Mathematical Foundations of Neuroscience pp 369-405 | Cite as

# Spatially Distributed Networks

## Abstract

In the previous chapters, we focused generally on single neurons, small populations of neurons, and the occasional array of neurons. With the advent of multielectrode recording, intrinsic imaging, calcium imaging, and even functional magnetic resonance imaging, it is becoming possible to explore spatiotemporal patterns of neural activity. This leads to a wealth of interesting fodder for the mathematically inclined and it is the goal of this chapter to provide some examples of this type of analysis. In Chap. 6, we looked at the propagation of action potentials down an axon; this is modeled as a partial differential equation. By looking for traveling waves, we were able to reduce the equations to a set of ordinary differential equations. When neurons are coupled together with chemical synapses, the natural form of coupling is not through partial derivatives with respect to space, but rather through nonlocal spatial interactions such as integral equations. In Sect. 8.4, we also looked at such models under the assumption that there is a single spike wave, much like an action potential. As with the partial differential equations, it is possible to look for specific forms of a solution (such as traveling waves or stationary patterns), but the resulting simplified equations do not reduce to ordinary differential equations. Thus, new techniques must be developed for solving these equations and (if desired) proving their existence and stability.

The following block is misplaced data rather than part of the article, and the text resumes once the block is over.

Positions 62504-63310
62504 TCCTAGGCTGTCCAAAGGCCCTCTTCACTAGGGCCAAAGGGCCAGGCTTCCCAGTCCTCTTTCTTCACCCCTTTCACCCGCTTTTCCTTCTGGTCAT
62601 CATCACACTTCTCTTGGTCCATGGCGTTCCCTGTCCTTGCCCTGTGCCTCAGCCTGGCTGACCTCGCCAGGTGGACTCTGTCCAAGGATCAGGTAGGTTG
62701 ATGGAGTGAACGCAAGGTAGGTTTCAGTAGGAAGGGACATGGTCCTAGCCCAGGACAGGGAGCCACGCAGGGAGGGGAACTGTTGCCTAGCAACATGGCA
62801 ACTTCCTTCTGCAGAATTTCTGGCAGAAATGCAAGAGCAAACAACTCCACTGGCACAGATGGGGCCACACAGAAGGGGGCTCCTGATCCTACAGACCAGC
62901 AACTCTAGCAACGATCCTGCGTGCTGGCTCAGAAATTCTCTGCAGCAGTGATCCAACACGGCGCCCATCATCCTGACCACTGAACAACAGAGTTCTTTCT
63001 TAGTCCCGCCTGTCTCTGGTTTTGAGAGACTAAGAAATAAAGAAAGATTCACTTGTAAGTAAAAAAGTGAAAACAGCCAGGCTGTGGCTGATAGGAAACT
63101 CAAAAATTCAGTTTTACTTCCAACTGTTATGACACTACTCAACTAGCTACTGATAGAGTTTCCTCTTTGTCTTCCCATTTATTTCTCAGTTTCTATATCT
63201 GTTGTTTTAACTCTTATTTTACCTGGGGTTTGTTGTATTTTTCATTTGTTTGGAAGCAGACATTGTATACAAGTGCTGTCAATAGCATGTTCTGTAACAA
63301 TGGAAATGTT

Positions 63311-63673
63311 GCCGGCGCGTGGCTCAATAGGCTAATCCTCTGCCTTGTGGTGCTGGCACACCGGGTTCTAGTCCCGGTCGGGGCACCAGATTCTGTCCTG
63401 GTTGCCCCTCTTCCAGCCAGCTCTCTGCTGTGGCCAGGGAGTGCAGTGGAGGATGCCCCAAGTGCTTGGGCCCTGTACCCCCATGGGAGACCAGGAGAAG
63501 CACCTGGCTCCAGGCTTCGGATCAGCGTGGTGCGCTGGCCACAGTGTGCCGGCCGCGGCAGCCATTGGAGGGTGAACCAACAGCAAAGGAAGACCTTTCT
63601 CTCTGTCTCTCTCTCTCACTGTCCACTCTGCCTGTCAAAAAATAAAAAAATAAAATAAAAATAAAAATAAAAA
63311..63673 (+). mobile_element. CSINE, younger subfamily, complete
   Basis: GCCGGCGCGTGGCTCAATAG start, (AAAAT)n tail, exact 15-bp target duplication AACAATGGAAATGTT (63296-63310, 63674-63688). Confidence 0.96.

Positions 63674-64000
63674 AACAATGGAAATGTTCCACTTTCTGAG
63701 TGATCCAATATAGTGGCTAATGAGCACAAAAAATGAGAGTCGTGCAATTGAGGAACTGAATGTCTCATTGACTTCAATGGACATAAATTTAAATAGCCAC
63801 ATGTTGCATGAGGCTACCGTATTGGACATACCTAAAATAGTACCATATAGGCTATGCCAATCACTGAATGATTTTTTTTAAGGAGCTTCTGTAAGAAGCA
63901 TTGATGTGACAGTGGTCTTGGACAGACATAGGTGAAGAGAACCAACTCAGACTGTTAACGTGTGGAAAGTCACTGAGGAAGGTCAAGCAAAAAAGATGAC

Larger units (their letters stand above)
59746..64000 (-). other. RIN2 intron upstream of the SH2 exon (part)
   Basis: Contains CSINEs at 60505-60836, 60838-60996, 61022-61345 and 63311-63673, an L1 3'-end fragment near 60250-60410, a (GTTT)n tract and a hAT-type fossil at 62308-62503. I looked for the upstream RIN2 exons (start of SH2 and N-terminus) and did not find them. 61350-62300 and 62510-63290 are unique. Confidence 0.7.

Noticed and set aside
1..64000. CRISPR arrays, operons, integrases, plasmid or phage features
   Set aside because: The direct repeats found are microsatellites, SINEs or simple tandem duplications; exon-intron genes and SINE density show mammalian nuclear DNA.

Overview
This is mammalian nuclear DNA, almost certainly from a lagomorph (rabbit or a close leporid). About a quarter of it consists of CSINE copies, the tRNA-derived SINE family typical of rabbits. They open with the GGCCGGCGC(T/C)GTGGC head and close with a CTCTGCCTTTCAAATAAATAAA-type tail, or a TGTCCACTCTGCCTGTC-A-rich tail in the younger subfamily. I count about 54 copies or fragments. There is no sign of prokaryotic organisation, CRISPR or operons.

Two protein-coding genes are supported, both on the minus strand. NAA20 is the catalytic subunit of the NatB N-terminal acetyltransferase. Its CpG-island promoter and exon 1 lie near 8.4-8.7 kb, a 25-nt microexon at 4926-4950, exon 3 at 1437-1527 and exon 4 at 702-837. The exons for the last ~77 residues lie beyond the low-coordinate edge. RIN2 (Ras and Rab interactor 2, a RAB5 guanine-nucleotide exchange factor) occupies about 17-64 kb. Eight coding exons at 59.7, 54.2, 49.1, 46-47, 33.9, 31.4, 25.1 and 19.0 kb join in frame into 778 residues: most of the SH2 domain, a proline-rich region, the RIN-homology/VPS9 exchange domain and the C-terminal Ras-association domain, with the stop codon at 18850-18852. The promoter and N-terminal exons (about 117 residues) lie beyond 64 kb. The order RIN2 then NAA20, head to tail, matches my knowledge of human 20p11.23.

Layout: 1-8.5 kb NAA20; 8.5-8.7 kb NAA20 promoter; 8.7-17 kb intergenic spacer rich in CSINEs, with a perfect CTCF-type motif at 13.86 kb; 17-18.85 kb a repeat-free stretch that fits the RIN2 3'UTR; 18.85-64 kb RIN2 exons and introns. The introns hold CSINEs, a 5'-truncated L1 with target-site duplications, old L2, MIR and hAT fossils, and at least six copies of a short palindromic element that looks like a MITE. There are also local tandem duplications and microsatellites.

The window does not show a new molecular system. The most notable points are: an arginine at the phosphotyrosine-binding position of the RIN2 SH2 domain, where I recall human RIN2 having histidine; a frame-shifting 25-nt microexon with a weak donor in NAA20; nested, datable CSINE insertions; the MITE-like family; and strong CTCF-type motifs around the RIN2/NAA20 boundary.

## Keywords

Firing Rate Travel Wave Solution Stable Fixed Point Recovery Variable Head Direction Cell## References

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